When a healthy person signs a Living Will, he or she may be thinking about wanting to die a peaceful death when the time comes–without ineffective or gravely burdensome (extraordinary) treatment.(4) However, once a Living Will is signed, there is no way to control how its instructions will be carried out. Physicians also have recognized this problem saying, “Patients may find it difficult to understand all the medical issues [at the time of signing a Living Will] or they may change their decisions. Moreover, the clinical circumstances may be different from what the patient anticipated, making it necessary to adapt the patient’s explicitly stated preferences to the actual situation.”(5) But if you are unable to communicate your exact wishes to others at the time you need care, the broad, vague statements in the Living Will may speak for you!

You are not required to sign a Living Will or any other advance directive

Some people are under the impression that federal law requires you to sign a Living Will. This is false!

In 1991, the federal Patient Self-Determination Act (PSDA) went into effect. This law requires most health care facilities and programs that participate in Medicare or Medicaid to share information about advance directives such as Living Wills with all adult patients.

However, you are not legally bound to sign any document! You may not be denied health care for refusing to sign an advance directive.

Signing a Living Will is not a simple matter, nor is it necessary. In fact, your Living Will could become your death contract.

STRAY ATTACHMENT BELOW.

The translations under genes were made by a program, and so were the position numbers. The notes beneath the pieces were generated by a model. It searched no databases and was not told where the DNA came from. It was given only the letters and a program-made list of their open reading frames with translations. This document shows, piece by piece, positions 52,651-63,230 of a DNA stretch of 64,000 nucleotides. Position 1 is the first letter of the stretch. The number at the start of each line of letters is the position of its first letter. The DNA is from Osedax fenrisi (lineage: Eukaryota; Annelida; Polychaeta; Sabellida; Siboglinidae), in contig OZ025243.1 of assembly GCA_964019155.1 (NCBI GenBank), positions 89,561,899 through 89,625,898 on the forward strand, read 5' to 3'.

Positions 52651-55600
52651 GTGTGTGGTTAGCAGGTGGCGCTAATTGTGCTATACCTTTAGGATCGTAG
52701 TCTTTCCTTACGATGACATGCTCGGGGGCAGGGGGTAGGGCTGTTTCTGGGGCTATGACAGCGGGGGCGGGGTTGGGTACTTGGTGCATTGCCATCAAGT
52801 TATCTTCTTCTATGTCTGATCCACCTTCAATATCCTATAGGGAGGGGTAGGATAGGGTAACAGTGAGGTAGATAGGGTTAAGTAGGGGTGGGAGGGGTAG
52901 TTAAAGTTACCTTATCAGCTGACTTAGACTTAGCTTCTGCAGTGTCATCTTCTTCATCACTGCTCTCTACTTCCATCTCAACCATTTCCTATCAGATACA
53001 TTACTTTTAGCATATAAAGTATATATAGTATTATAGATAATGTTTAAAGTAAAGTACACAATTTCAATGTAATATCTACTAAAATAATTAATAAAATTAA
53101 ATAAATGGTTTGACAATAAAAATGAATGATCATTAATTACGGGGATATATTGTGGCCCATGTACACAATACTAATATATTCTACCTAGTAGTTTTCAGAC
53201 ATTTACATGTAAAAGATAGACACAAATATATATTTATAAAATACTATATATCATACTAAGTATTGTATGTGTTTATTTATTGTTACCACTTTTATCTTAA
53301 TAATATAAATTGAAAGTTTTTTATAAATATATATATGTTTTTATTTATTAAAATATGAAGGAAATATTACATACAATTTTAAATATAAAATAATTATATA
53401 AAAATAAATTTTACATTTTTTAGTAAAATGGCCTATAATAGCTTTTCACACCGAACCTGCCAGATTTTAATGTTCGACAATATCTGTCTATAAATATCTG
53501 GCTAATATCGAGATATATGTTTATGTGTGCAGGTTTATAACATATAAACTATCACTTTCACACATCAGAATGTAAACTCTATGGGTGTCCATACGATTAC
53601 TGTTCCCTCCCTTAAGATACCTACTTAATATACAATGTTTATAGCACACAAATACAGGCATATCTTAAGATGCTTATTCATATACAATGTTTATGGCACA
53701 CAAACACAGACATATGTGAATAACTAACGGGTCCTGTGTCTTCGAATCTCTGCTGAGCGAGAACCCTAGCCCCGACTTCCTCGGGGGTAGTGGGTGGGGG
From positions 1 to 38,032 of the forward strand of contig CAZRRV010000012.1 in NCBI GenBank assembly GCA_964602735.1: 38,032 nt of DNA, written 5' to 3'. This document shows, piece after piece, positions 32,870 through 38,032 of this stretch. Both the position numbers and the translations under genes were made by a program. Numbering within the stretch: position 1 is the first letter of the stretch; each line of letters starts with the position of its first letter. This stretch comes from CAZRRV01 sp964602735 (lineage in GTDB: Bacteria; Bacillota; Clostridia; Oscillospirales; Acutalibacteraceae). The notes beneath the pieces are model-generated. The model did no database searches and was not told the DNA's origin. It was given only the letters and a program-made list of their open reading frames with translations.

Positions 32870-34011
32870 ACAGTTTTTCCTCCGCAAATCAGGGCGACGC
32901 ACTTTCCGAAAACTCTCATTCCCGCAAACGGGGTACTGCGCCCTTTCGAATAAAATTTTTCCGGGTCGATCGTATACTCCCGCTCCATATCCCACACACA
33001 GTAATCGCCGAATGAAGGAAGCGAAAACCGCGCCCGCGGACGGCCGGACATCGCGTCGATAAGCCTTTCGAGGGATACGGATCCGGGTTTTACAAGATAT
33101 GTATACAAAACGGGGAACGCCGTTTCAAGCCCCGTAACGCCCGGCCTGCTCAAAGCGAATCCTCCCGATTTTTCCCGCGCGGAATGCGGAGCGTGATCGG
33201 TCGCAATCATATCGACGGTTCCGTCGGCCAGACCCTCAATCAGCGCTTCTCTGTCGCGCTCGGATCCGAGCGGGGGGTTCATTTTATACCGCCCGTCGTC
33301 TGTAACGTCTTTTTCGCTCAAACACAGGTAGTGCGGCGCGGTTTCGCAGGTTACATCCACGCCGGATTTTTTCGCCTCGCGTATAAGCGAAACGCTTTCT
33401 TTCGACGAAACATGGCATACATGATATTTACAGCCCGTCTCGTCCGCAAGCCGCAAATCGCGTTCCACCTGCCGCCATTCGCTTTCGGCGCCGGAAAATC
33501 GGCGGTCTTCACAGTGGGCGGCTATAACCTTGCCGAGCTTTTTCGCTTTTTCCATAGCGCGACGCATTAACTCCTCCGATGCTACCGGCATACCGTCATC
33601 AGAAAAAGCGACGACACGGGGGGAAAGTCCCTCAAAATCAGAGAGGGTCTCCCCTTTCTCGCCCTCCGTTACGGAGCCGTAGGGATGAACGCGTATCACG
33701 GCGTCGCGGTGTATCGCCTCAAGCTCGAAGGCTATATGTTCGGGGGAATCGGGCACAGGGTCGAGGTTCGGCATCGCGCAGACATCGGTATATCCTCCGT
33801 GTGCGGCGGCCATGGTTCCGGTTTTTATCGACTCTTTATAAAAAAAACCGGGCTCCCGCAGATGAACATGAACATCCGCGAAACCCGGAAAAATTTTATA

You already have the legal power to control decisions surrounding your health care. No law or ethical standard requires you to accept completely ineffective or gravely burdensome measures to prolong your life. Even without a Living Will, you are still in control.

But, you must exercise this control properly. The absolute sanctity and inherent quality and equality of every human life requires us to use ordinary means of medical treatment and care to preserve our lives. In contrast, the Living Will shares the philosophy of the euthanasia movement that certain lives don’t need to be preserved because of their so-called “low quality.” To the extent that a Living Will allows the omission of ordinary means, it reflects this philosophy and can lead to the practice of euthanasia (an act or omission that of itself or by intention causes death).

It is important to talk about your wishes for end-of-life care with your physician and family members. It is also necessary, especially today in an environment of health care cost-cutting and discriminatory “quality-of-life” judgments, to take measures to protect yourself from euthanasia. A pro-life alternative to the Living Will is available from American Life League.


(1) See “History of Euthanasia in U.S.: Concept for Our Time,” Euthanasia News, Vol. 1(4), November 1975 (publication of the Euthanasia Educational Council [educational arm of the Euthanasia Society of America]), pg. 3.

(2) Veterans Administration policy guidelines. November 18, 1991. Policy M-2, part 1, Chapter 31, pages 31-32.

(3) See Cruzan v. Director, Mo. Dep’t of Health, 110 S.Ct. 2841, 2849-50 (1990) (citing In re Estate of Longeway, 133 Ill. 2d 33, 549 N.E.2d 292 (1989); In re Conroy, 98 N.J. 321, 486 A.2d 1209 (1985)).

(4) For further discussion of ordinary-extraordinary means, consult Life, Life Support, and Death.

(5) Emanuel, Linda and Ezekiel, “Decisions at the End of Life,” Hastings Center Report, Vol. 23(5), September-October 1993, pages 6-7.